By Norris Chambers

             Before we had radio and TV all sorts of entertaining troupes traveled through the rural districts and offered something for the residents to view. The prices were very reasonable and the entertainment was usually good. The show was held in the school auditorium, a church house or occasionally in a large tent furnished and erected by the entertainers. Sometimes the presentation was a movie or two, plays performed on stage, a traveling parson with a good group of singers, a free medicine show or a country western musical group. The musical group was usually well known to the few who had radios.

            Probably the western band that did the most traveling was The Shelton Brothers and the Sunshine Boys. Bob, Joe and Merle Shelton were the brothers and the other two members were various topnotch musicians. Bob was the comedian and played the fiddle on most shows while his brother Joe played the mandolin. Bob and Joe wrote many of the popular country songs of the thirties and early forties, including Just Because, Deep Elm Blues, etc. The Shelton band was my favorite and any time they were within a Model T’s reasonable driving distance I dug into my possum hunting funds and enjoyed the show. Clifton usually accompanied me when I had to see a Bob and Joe show but he was not quite as enthusiastic about the music as I was.

             I was attempting to learn to play the fiddle about this time and I was amazed at the things Bob did with a fiddle. He would loosen the bow and place the fiddle between the hair and the wooden handle and drag the bow hair across all the strings while he managed to play a tune with his fancy finger movement. This stunt always brought a wave of applause from the audience. He sometimes held the fiddle at arm’s length and Joe handled the bow while Bob did the finger work near the top of the neck. The type of music the two could play like this was almost unbelievable. Bob could also hold the fiddle and bow behind his back, completely out of sight, and continue playing with the band. He jokingly said that he was working on a way to make the fiddle play itself and bow to the audience when it finished a tune. I don’t believe he ever accomplished this feat!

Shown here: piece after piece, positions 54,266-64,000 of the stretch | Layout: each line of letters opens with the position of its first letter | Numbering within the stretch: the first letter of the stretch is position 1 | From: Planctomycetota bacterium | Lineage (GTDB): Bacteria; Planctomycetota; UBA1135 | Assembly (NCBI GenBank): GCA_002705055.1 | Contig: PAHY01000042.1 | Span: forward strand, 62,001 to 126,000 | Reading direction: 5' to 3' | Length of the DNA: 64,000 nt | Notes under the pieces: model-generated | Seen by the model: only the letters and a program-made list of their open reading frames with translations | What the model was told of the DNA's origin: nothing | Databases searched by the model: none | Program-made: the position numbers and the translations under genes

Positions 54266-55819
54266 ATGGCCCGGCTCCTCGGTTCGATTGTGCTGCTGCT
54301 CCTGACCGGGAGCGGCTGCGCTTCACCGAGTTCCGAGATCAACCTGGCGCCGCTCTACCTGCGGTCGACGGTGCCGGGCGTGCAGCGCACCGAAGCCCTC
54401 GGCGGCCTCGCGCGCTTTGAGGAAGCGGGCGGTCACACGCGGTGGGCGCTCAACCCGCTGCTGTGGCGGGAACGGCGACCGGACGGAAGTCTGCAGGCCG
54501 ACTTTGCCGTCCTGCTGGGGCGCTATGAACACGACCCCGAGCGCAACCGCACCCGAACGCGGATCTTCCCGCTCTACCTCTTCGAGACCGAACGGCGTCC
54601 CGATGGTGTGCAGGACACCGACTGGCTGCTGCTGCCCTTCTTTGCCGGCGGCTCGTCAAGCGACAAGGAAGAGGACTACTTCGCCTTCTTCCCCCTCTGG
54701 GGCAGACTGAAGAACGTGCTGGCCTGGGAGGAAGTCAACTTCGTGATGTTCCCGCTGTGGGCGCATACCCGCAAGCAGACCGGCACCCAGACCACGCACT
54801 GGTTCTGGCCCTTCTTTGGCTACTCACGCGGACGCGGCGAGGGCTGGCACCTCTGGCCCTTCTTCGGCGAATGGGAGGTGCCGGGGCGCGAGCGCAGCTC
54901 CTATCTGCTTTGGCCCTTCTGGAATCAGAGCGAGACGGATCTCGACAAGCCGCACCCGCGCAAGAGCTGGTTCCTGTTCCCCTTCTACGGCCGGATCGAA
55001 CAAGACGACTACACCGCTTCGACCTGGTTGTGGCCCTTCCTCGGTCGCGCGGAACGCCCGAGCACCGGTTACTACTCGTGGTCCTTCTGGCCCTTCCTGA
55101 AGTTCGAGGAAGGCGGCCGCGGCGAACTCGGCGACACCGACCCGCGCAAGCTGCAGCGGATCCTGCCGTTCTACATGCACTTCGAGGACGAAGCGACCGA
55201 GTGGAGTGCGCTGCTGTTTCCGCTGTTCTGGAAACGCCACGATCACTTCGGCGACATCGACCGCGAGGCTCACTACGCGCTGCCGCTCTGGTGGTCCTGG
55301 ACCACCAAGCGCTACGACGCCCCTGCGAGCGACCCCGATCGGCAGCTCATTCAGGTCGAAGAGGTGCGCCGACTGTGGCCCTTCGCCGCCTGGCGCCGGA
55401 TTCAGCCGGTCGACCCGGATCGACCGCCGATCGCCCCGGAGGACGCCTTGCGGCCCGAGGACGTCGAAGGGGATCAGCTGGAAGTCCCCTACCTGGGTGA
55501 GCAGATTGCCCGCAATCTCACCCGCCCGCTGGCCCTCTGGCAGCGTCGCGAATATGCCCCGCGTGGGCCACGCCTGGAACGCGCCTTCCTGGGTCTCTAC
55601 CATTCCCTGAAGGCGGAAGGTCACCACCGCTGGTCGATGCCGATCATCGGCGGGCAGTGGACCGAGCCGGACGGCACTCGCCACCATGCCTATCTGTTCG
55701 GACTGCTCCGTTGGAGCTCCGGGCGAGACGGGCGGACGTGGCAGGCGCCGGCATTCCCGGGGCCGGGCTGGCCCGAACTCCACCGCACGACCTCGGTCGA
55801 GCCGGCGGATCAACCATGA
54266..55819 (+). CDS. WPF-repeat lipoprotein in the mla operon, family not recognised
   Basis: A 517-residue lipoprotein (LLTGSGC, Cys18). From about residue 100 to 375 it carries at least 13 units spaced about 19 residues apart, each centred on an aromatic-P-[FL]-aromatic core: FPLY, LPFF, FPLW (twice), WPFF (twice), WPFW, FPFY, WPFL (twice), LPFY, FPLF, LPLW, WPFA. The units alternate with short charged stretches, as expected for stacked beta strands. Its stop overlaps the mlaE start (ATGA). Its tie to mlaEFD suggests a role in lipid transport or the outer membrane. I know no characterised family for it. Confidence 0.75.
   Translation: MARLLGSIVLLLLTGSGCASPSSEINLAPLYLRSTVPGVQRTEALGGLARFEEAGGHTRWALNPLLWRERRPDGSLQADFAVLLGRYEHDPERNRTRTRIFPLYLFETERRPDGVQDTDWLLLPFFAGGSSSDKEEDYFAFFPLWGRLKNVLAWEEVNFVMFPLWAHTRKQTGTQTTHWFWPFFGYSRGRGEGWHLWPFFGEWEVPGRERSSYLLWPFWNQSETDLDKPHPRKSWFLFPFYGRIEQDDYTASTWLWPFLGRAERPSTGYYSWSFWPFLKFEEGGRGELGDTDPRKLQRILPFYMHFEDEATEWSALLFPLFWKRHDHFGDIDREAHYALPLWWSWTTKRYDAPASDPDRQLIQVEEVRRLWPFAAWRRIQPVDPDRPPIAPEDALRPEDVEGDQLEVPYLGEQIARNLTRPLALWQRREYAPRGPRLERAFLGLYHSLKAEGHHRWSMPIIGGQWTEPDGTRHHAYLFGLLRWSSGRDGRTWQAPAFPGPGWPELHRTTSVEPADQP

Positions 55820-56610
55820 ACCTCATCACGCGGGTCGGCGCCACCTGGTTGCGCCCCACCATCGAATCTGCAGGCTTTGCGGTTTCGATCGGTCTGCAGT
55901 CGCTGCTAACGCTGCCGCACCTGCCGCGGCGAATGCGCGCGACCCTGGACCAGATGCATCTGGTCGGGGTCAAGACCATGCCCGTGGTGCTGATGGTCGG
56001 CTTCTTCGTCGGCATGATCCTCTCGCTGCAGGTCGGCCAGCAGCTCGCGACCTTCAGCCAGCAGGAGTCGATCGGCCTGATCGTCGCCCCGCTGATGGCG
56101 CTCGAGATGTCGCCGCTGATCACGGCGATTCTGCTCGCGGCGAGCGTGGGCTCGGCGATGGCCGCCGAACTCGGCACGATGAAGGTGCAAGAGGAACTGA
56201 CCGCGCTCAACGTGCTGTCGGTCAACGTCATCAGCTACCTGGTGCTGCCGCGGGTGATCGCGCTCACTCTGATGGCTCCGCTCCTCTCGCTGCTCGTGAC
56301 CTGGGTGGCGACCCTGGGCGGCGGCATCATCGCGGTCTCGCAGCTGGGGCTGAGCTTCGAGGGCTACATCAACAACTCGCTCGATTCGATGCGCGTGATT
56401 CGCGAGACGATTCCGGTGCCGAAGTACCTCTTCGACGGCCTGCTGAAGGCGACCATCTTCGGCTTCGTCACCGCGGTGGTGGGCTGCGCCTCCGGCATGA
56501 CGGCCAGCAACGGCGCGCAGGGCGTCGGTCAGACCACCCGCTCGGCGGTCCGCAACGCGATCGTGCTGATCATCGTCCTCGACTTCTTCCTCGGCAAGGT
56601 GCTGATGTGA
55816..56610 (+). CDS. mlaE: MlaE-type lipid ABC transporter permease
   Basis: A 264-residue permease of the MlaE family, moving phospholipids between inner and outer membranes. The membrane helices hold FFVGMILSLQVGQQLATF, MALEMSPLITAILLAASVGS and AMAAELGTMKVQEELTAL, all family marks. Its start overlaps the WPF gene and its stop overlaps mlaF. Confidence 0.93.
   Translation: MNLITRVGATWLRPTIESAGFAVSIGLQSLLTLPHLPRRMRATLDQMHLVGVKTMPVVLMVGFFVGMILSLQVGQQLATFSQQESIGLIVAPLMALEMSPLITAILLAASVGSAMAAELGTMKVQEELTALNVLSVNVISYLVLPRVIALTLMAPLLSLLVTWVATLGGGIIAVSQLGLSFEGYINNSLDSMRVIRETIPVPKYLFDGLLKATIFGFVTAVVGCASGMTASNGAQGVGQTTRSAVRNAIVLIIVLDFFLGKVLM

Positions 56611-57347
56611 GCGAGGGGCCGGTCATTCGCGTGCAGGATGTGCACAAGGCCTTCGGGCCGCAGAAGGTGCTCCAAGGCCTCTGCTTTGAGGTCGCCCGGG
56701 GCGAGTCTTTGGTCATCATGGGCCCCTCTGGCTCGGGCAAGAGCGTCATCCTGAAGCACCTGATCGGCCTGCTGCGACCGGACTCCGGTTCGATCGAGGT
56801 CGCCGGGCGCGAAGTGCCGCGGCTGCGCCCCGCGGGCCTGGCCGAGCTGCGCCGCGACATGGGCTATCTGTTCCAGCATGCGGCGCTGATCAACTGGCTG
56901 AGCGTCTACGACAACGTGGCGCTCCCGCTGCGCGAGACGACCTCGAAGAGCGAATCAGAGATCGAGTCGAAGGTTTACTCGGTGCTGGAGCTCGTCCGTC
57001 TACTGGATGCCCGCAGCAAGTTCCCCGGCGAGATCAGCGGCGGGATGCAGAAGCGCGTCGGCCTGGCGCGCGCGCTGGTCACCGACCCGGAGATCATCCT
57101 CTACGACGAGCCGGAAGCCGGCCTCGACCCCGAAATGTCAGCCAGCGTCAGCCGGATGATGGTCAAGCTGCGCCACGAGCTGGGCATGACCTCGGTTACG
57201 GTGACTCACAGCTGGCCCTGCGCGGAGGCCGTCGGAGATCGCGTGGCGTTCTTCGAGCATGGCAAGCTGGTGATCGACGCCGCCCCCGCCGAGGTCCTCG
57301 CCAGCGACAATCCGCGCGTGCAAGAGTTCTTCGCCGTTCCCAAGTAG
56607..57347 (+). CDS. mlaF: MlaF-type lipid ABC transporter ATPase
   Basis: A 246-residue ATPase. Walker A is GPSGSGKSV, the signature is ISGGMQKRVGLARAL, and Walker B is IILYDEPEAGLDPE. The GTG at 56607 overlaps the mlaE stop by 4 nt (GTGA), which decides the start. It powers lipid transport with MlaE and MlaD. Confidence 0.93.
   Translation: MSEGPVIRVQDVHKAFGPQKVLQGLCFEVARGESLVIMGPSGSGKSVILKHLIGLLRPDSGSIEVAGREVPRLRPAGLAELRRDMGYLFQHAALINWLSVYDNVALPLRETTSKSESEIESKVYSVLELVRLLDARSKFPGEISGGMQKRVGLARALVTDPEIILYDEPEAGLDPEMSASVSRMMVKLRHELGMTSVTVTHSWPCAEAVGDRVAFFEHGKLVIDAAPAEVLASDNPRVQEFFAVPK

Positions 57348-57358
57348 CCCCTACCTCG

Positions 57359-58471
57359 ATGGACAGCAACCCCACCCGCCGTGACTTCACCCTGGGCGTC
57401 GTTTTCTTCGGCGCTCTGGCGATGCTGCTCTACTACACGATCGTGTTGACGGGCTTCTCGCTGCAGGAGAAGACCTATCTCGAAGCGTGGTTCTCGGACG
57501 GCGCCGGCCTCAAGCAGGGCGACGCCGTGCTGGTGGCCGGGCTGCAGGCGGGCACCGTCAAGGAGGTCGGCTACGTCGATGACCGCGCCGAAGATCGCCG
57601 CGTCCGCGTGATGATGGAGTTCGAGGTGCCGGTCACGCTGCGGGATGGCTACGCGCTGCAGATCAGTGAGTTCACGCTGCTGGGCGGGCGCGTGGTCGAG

One of his novelty acts was playing a hand saw with a fiddle bow. He placed the saw handle against his upper leg and held the tip of the blade with his left hand. He then took the fiddle bow and moved it back and forth across the saw teeth. The saw produced a wild, eerie sound that he varied in pitch by flexing the blade with his left hand. He played the saw along with the band and it blended very well. He added a bit of comedy to the act by stuffing cotton in his ears before he started playing. He held up a big roll of cotton and told the audience that they had his permission to stuff their ears. There were no takers.

            I told Clifton that I wanted to try that. He told me that at least I could stuff the cotton in my ears and he indicated that if he were there he would probably join me in the cotton stuffing prelude!

            A day or two later I took my fiddle bow to the blacksmith shop where I removed a hand saw from its hook on the wall and prepared to make some beautiful music as I had seen Bob do. I covered the end of the blade with a wooden handle shaped from two thin pieces of wood. I clamped the handle to the blade with a small bolt. This made it easy to bend the blade. I could flex it almost to a 90 degree bend. I gently dragged the well-rosined bow across the teeth. I was surprised at the high volume of a weird wail the blade produced. Some of he chickens that were foraging around outside were terrorized and were screeching for help.

            Help soon arrived. My mother rushed into the shop and wanted to know what kind of varmint was making such a noise and how many chickens had it devoured. I told her it was nothing more than a fiddle bow and a hand saw. “See,” I said, “Like this!”  I dragged the bow across the teeth again. The sound was wilder and weirder than before. She quickly cupped her hands over her ears and told me to take that thing to the north forty if I had to play with it! There was more complaining from the chickens and my old donkey brayed his displeasure from the barn area. I tried a few more strokes and found that a tune could be played by bending the saw and dragging the bow.

            When I looked down at the fiddle bow several hairs had been severed by the saw teeth. I knew this was a problem that had to be conquered. The next time Bob and Joe’s band was in our area I asked him how to keep the bow hair from being cut on the saw teeth. He told me that the easiest way to remedy that problem was to buy a saw made for the purpose or take a small rat-tail file and smooth the teeth in the bowing area of a regular saw.

            I never bought a readymade saw or messed up a good tool. I decided that if the weird sound was going to disturb the chickens and my old donkey, cause Clifton to suffer severe ear pain and tempt my mother to send me to the north forty to practice I would give up the idea of playing a musical saw!